By Chris Hogg
BBC Taiwan correspondent
China has made clear that it opposes all official exchanges between the United States and Taiwan.
Taiwan buys most of its weapons from the US
Members of Taiwan's legislature are currently visiting Washington to discuss plans for an $18bn arms deal for the island.
The Bush administration says Taiwan needs to buy the weapons to boost its defences.
China sees Taiwan as a renegade province, to be allied to the mainland by force if necessary.
China's latest verbal salvo against the Taiwanese was launched at a regular press conference by the Taiwan Affairs Office in Beijing.
Spokesman Li Weiyi complained that separatists on the island were trying to oppose reunification with China.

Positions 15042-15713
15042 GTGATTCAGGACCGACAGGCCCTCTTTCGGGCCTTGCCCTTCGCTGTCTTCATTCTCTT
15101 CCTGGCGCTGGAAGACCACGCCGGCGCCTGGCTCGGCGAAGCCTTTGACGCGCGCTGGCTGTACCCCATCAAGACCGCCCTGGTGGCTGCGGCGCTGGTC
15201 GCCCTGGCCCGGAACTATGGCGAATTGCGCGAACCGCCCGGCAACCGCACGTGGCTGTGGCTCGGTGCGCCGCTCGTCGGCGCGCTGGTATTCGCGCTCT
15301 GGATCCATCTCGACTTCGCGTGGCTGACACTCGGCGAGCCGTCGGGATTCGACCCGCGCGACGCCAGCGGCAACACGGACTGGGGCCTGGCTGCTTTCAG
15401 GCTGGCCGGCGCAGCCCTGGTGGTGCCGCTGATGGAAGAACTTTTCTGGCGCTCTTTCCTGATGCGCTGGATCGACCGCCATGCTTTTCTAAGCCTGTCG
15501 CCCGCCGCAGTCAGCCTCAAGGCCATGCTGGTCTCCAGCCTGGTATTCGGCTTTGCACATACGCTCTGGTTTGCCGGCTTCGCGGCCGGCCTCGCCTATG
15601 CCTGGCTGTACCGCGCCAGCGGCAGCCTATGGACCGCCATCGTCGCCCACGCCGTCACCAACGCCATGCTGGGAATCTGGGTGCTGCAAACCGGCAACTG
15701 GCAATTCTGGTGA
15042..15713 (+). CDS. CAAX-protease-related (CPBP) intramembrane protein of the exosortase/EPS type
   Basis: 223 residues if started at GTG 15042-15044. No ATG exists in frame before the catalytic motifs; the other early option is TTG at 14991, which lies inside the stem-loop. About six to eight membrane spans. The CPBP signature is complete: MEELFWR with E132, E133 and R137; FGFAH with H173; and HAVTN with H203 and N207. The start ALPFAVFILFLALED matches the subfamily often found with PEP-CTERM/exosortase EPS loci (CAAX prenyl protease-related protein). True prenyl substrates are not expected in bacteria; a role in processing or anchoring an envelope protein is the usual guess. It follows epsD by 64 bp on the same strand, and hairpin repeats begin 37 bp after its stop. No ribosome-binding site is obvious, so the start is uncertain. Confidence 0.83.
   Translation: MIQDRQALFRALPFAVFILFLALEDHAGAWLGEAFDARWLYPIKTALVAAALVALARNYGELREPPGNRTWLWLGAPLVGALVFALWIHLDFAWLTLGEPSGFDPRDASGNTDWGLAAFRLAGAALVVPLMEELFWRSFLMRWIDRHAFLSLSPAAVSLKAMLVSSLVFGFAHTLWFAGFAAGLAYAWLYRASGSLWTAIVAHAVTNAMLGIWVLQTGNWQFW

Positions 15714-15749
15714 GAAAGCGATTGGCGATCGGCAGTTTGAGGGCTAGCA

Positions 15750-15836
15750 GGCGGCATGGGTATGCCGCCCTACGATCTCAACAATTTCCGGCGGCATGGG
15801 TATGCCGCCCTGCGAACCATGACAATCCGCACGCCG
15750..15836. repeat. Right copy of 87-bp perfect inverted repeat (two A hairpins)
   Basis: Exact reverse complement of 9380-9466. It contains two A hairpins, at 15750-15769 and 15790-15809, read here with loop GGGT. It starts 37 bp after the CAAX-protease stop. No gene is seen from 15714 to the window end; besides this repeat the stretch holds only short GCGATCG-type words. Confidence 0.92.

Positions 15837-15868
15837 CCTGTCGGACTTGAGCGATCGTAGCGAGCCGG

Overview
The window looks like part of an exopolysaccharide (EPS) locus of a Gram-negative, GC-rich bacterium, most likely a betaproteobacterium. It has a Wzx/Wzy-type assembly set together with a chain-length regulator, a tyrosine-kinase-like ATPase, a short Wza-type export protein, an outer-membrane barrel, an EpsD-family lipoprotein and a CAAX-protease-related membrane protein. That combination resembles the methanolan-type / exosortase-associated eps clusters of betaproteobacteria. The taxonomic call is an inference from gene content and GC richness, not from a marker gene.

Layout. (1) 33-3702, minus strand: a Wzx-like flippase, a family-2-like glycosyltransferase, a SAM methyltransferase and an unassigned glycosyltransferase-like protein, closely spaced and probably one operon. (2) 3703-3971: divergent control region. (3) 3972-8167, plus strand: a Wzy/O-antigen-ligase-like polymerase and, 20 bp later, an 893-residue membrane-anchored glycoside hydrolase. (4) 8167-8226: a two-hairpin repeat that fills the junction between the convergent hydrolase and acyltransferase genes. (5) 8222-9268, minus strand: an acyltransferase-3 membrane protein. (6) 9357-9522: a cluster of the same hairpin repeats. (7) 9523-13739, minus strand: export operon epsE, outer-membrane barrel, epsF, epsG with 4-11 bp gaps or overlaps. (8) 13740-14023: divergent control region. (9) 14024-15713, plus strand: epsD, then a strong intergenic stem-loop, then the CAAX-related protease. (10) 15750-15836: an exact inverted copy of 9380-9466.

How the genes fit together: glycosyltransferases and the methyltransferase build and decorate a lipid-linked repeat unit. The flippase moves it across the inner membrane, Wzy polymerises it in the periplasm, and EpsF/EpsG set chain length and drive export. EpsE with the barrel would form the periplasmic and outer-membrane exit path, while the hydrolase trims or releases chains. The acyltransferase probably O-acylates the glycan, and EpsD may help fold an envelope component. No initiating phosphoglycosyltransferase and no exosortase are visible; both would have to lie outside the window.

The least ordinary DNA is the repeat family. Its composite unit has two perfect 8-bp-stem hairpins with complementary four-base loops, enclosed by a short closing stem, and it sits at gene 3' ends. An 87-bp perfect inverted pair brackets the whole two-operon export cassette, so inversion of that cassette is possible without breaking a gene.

He said China was against any official exchanges or military co-operation between the US and Taiwan.
Meanwhile, Taiwanese lawmakers have embarked on a tour of military facilities in the US, and will hold meetings at the Pentagon to discuss a proposed arms deal.
The deal includes submarines, anti-submarine aircraft and missile systems, which the US says are vital if Taiwan is to defend itself.
Taiwan test-fired two US-made Patriot missiles this week.
China plans to hold military exercises on an island on its south-eastern coast later this month.
Reports suggest a mock invasion of Taiwan will be carried out during the manoeuvres.
The Chinese state media has also claimed that pro-independence forces in Taiwan might launch terrorist attacks on the mainland.
There seems little evidence to back up the claims, suggesting they are simply a new effort to undermine the leadership of Taiwan's President Chen Shui-bian.